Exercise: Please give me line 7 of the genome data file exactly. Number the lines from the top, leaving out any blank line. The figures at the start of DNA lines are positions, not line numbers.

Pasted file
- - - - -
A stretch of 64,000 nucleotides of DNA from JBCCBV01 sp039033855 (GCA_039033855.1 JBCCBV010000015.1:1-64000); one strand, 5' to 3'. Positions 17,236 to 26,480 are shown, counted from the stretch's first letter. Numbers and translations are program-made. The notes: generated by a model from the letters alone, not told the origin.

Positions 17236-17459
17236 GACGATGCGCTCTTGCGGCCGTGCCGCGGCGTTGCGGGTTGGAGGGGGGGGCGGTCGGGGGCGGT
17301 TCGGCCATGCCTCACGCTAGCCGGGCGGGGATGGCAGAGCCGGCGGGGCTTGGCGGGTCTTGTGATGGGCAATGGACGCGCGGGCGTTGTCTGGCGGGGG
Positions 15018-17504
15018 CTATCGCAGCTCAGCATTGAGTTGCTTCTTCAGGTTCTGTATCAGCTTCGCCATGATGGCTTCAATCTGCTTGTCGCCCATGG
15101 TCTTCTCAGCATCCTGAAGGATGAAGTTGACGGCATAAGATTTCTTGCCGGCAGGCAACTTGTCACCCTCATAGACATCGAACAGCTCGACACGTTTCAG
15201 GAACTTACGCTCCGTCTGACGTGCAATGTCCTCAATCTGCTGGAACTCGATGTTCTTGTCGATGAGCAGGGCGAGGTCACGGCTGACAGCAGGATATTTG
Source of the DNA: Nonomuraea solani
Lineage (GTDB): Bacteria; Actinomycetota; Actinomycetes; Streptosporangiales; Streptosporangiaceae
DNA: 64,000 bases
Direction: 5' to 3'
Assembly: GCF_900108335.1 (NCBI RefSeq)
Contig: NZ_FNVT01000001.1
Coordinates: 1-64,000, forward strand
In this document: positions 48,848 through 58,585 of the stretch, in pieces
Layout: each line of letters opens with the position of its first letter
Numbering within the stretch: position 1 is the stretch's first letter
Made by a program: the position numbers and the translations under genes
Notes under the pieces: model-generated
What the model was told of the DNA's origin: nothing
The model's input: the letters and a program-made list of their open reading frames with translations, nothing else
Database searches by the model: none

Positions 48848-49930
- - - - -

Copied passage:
15101 TCTTCTCAGCATCCTGAAGGATGAAGTTGACGGCATAAGATTTCTTGCCGGCAGGCAACTTGTCACCCTCATAGACATCGAACAGCTCGACACGTTTCAG